I'm having a difficult time thinking of any flaw in Descartes argument.

  1. You can coherently imagine yourself without your physical body.
  2. If you can coherently imagine X, then you have reason to believe that X is metaphysically possible.
  3. So you have reason to believe that it is metaphysically possible for you to exist without your physical body.
  4. If it is metaphysically possible for you to exist without your physical body, then you are not the same as your physical body.
  5. Therefore, you have reason to believe that you are not the same as your physical body. [Dualism is true!]

It seems sound, but I can't wrap my head around it?

  • 2
    Kant asserted: "We suppose it an indubitable experience that the soul exists." However, since we know our body by means of the soul (i.e. as phenomena), we have no grounds for assuming that the ontology of matter is distinct from the soul. He said, for example, "How is the soul in interaction (in community) with the body? Interaction is a reciprocal influence of substances, however bodies are not substances, but rather only appearances."
    – user3017
    Feb 23, 2018 at 21:15
  • The standard objection is that 2 is false, imagining something gives us little reason to believe that it is "metaphysically" possible, one can also reject the notion of metaphysical possibility as altogether unintelligible, see on SEP's modal argument for dualism.
    – Conifold
    Feb 23, 2018 at 21:16
  • There’s a lot in this argument, but here’s one pointer: it’s usually thought (nowadays) that objects are either necessarily identical, or necessarily distinct. In turn, if it is possible for a and b to be distinct, it’s not the case that they are necessarily identical. Hence, if it’s possible for a and b to be distinct, then a and b are not identical. – Thus, the question becomes whether it’s possible for mind and body to be distinct. Descartes tries to use (2) to argue that this is so; but as @conifold said, that’s contentious. David Chalmers is a well-known supporter of (2).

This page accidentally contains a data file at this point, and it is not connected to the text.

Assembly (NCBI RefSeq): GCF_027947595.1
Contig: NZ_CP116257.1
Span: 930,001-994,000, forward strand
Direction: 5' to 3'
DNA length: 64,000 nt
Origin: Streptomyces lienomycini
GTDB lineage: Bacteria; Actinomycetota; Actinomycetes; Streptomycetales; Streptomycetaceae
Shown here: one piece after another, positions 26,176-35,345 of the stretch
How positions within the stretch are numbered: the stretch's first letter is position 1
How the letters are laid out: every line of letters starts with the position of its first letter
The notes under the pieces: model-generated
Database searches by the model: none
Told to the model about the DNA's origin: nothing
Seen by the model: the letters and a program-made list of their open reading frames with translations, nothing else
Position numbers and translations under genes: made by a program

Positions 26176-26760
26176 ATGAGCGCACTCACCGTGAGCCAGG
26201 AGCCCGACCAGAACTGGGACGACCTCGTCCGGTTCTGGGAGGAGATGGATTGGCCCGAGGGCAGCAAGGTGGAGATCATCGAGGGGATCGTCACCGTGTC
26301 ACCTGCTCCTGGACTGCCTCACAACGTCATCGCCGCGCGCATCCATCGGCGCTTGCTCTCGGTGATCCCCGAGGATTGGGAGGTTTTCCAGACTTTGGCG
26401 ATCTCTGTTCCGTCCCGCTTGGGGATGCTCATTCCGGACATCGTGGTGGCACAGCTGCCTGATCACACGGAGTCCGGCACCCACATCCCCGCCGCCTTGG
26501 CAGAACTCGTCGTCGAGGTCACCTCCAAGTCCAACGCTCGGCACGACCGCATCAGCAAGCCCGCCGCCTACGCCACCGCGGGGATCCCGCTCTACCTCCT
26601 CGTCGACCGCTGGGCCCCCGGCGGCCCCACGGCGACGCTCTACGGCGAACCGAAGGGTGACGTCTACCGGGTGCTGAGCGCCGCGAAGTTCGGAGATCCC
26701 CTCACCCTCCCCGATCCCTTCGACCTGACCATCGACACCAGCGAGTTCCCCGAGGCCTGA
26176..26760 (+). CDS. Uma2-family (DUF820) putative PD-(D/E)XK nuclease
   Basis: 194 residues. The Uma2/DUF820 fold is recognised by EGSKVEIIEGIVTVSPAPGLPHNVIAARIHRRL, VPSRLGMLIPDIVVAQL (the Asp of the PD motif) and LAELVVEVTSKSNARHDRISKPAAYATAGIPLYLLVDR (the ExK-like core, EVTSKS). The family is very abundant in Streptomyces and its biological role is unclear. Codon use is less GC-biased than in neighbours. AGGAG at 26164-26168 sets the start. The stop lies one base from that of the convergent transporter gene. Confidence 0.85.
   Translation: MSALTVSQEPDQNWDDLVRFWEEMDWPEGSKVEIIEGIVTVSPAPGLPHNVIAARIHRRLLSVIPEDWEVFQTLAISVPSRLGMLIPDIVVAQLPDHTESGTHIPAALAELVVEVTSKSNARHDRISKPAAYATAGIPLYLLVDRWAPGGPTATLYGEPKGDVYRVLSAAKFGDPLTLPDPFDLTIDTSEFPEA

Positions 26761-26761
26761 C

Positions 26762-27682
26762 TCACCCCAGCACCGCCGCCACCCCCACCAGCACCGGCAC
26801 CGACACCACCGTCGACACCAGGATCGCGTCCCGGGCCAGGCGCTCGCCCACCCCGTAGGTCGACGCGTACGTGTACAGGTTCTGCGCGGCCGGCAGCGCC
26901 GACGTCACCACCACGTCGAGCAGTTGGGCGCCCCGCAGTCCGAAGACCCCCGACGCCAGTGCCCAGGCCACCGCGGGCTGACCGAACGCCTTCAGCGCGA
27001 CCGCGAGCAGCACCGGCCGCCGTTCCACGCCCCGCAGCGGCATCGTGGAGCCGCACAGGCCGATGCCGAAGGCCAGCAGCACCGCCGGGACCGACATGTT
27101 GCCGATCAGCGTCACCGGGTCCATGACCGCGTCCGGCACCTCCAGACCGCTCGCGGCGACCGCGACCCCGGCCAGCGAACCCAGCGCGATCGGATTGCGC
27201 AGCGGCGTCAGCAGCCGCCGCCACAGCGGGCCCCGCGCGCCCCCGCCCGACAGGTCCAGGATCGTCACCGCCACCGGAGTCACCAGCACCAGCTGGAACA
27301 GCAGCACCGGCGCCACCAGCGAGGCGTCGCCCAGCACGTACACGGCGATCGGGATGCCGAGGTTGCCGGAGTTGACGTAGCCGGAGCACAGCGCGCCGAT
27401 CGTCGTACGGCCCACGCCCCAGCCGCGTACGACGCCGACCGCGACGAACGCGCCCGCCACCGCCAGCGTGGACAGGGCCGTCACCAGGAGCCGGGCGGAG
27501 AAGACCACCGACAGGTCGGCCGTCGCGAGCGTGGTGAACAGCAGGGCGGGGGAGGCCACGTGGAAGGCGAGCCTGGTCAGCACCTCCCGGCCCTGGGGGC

– MarkOxford
    Feb 23, 2018 at 21:37
  • Descartes speculates that body-mind form a unity, which is an oft-forgotten fact. If they do then both mind and body would need to be reduced. Thus dualism would be false.
    – user20253
    Feb 24, 2018 at 12:00

4 Answers 4


Most of us have believe we know things or are justified in believing things that, except on a rigid version of determinism or fatalism, could have been other than they are. It is metaphysically possible that time is unreal or that the so-called external world is an illusion. That we can conceive of these metaphysical possibilities goes no way towards proving that they are true or even physically possible.

The most that Descartes conceivability argument shows is that we can conceive of ourselves as minds distinct from bodies. By the same logic as Descartes' we can conceive of the Morning Star as distinct from the Evening Star and both as distinct from the planet Venus. All these contingencies are metaphysically possible but in fact the Morning Star, the Evening Star and the planet Venus are identical : they are all one object differently referred to.